The author of this article Stephen H. Gillespie is a Professor of Medical Microbiology at University College London. He has done a lot of research in the treatment and diagnosis of tuberculosis and other respiratory infections. The author provides plenty of reference articles and studies to refer for further clarification for the reader. He backs up his statements with evidence collected from various research studies. However, the author’s use and interpretation of the evidence was unclear to me in many sections. To wrap up, my opinion of this article is that it was very difficult to follow at times and the author should have included some basic information about the drug action on the mycobacterium before talking about the gene mutations that lead to the drug resistance.


Reference:


Gillespie, S.H. (2002). Evolution of Drug Resistance in Mycobacterium tuberculosis: Clinical and Molecular Perspective. Antimicrobial Agents and Chemotherapy, 46(2), 267-274.


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Sunday, May 4, 2008

Pheasant Sexual Selection





Kara ward shares this video follow-up to the recent classroom discussions of sexual selection.



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Impressions from the Central California Research Symposium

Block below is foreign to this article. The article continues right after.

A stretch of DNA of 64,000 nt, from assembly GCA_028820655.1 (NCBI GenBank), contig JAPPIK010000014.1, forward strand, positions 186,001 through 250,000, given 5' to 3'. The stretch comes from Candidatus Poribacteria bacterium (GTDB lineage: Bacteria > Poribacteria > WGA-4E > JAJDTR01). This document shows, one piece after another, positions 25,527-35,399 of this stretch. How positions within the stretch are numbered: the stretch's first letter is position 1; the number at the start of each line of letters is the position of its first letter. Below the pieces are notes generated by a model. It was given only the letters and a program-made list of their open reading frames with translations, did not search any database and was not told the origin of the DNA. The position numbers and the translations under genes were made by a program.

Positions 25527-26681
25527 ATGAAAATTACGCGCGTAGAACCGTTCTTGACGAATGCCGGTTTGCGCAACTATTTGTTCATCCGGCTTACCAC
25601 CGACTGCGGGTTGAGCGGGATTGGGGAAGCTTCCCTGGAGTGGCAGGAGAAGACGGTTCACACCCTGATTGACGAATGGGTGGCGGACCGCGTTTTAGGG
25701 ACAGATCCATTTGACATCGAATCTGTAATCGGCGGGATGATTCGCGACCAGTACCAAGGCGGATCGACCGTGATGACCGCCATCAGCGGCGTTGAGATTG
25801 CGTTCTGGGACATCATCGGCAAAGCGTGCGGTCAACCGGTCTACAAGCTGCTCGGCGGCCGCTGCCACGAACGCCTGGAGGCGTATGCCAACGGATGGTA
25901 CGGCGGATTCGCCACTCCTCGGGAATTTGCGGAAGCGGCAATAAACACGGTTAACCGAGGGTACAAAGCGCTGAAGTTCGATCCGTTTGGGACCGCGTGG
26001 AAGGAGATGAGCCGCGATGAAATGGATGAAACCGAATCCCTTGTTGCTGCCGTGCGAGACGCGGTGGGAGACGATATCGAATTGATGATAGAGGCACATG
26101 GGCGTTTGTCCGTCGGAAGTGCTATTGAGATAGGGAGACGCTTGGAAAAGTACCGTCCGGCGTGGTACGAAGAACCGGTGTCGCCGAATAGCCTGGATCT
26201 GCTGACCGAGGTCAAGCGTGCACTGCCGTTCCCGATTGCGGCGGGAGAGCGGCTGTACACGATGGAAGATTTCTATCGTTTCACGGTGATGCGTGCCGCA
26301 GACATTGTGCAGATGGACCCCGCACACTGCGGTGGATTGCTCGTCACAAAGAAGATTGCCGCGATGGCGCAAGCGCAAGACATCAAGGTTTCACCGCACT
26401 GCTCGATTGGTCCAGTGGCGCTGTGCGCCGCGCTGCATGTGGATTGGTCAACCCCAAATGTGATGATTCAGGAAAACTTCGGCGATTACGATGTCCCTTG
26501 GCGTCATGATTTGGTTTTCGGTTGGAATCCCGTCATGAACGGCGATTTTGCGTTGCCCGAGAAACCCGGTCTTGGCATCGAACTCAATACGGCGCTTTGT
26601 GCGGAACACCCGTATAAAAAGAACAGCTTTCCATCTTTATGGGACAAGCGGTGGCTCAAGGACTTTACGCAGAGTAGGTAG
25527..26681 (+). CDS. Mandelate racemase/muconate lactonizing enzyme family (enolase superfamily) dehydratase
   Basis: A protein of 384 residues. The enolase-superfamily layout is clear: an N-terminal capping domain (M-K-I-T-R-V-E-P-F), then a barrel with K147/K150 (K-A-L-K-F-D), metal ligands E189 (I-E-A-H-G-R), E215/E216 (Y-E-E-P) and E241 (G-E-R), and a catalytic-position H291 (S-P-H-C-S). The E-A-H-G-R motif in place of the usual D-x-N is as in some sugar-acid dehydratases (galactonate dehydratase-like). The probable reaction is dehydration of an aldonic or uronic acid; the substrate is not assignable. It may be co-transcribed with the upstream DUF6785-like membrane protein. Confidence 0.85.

Kara Ward shares her experience attending the 29th Annual Central California Research Symposium held recently on campus.


Overall Impression:


The 29th annual CCRS symposium, held at Cal State-Fresno, was without doubt an experience to remember. Although I cannot say that it was my preferred activity for the afternoon, I can definitely say that when I left the symposium I had acquired a greater knowledge of how many undergraduate and graduate science talks and public presentations progress. I myself have not attended many of the weekly Friday Biology seminars they have here at Fresno State so it was definitely a treat to attend this symposium and I was actually very interested in seeing work produced by my peers.


Out of the six presentations that were actually presented to us, it was apparent that each presenter had a different angle and strategy in the planning and preparation of his or her presentation. Of the six presentations, a few presenters actually did an excellent job in presenting their topic thoroughly in the sparse time allotted to them. These few presenters stood out because of their ability to utilize all of their skills to present a complete presentation. Others, however, failed in many areas such as utilizing their allotted time efficiently, in using the correct grammar and speech necessary to give a public presentation, and most importantly, in presenting the material and data in a manner that we the audience could understand. It is my opinion that these presenters would defiantly [sic] benefit from more practice and possible lessons in how to give public presentations. I can definitely understand that they had to present a lot of information and data in a very short time, but more practice on the presentation itself may have produced much smoother delivery and pace. It was apparent that many of the presenters were nervous and a public speaking course could and would serve them well. Overall my assessment of this symposium is fair, and based on my experience attending this symposium, I would positively attend next year should I be afforded the opportunity and recommend that all science majors do the same.